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Parents of teenagers, take comfort: Even President Obama feels your pain.
In a candid interview with GQ this week, the commander in chief spends some time discussing fatherhood — particularly how humbled he’s felt by Sasha, 14, and Malia, 17, who no longer see him as the “coolest person” in their lives.
“You get these teenage moments — they love you, but what I think really affects you most is they just don’t have time for you,” Obama told interviewer Bill Simmons in the Nov. 17 story. “It’s not an active disdain for you. It’s just their calendars start filling up and they’ve got all these friends who are much more interesting.”
To deal with that reality, he said, “You just have to let go, you have to acknowledge that if you say to them, ‘Hey, you want to go watch this movie?’ or ‘Hey, you want to go take a swim at the pool?’ ‘No, sorry, Daddy. I love you, though. See you tomorrow, ’cause I’m spending the night at somebody’s house.’ The golden age is between, say, 6, 7, and 12, and they’re your buddies and they just want to hang out.”
“And after that, they will love you, but they don’t have that much time for you,” he continued. “And my understanding is, based on friends of mine who have older kids, is that with a little bit of luck, as long as you’re not so completely annoying during these teenage years, they’ll come back to you around 23, 24, and actually want to hang out with you. But that stretch is painful. The compensation you get for the fact that they don’t have time for you is: Nothing beats watching your children become smarter and cooler than you are. And you suddenly will hear them say something or make a joke or have an insight and you go, ‘Wow. I didn’t think of that.’”
The POTUS’s observations on shepherding children into teenage and young adulthood are “right-on” and “so smart,” Connecticut-based teen and adolescent psychologist Barbara Greenberg tells Yahoo Parenting. “I have a 28-year-old daughter, and this is exactly what it was like — I really gave her space during her teens, and now I’m tight not only with her, but with her friends,” she says. And this evolution, she explains, is both natural and positive once kids enter adolescence.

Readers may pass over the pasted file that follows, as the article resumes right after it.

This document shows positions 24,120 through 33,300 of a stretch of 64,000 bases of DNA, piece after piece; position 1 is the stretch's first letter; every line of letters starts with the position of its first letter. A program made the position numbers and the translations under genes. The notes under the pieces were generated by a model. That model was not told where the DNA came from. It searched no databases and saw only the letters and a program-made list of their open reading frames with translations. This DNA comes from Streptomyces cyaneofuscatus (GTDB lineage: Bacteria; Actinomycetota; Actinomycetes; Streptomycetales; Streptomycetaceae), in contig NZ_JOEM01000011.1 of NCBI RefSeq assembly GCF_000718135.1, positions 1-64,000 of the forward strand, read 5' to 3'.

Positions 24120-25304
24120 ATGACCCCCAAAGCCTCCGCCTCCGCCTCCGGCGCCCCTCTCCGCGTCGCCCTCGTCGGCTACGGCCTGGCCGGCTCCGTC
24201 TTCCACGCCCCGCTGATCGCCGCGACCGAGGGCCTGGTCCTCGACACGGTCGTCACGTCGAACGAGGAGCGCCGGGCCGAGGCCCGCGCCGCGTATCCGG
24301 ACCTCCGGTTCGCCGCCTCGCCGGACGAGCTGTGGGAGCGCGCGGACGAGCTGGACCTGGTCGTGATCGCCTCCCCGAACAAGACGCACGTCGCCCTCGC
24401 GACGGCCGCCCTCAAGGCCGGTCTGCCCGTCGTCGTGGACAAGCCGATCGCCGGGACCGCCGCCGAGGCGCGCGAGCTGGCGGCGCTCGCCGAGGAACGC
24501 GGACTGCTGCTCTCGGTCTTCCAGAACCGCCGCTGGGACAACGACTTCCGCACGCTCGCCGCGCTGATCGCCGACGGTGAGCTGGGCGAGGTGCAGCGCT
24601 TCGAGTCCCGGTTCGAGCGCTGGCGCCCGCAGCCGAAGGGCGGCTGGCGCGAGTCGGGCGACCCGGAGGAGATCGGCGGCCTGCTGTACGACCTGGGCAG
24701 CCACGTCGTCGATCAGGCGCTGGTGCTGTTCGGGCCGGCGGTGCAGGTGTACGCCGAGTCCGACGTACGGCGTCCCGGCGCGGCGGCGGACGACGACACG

“You become really uncool because this is part of the separation and individuation process, psychologically speaking,” Greenberg, author of Teenage as a Second Language, explains. “You sort of have to see parents as uncool while trying to form your own identity, a lot of which is done with your peers.”
And though waiting out the period between the teenage years and adulthood can be “painful” for parents, as Obama points out, Greenberg advises taking comfort in it. “This is the natural order of things. So if kids are pulling away from them, they should be pleased. It’s when they’re clingy that there’s cause for concern,” she says. “Patience is everything. If you give them space, the return will be smooth.”
In the GQ interview, Obama shares a handful of other thoughts on parenting his girls, who are clearly superstars to their dad. He notes that both daughters are “ninjas” with their smartphones, and that they “can do things that I don’t even understand — they’re doing it in two seconds,” and are able to “multitask with 19 different friends at the same time.”
The president also reveals that his daughters “have no interest” in looking him up online, that they are among only three other people (his mother-in-law, his chief of staff, and his national security adviser) whose phone calls he would answer while on a date with Michelle, and that, while Malia hasn’t yet been picked up at the White House for a date, he definitely has his overprotective moments. “I’ve seen some folks glancing at her in ways that made me not happy,” he admitted.
But, all in all, he seems to be enjoying all the challenges and joys that come with parenting. “My daughters are amazing girls. They’re smart, they’re funny. They take after their mom, and Michelle’s done a great job with them,” he said — even if he does have the least power in his household. “There are clear rankings. Michelle [is No. 1]. Malia and Sasha, they’re constantly wrestling for second place. I rank ahead of the dogs.”
(Photo: Kevin Mazur/Getty Images)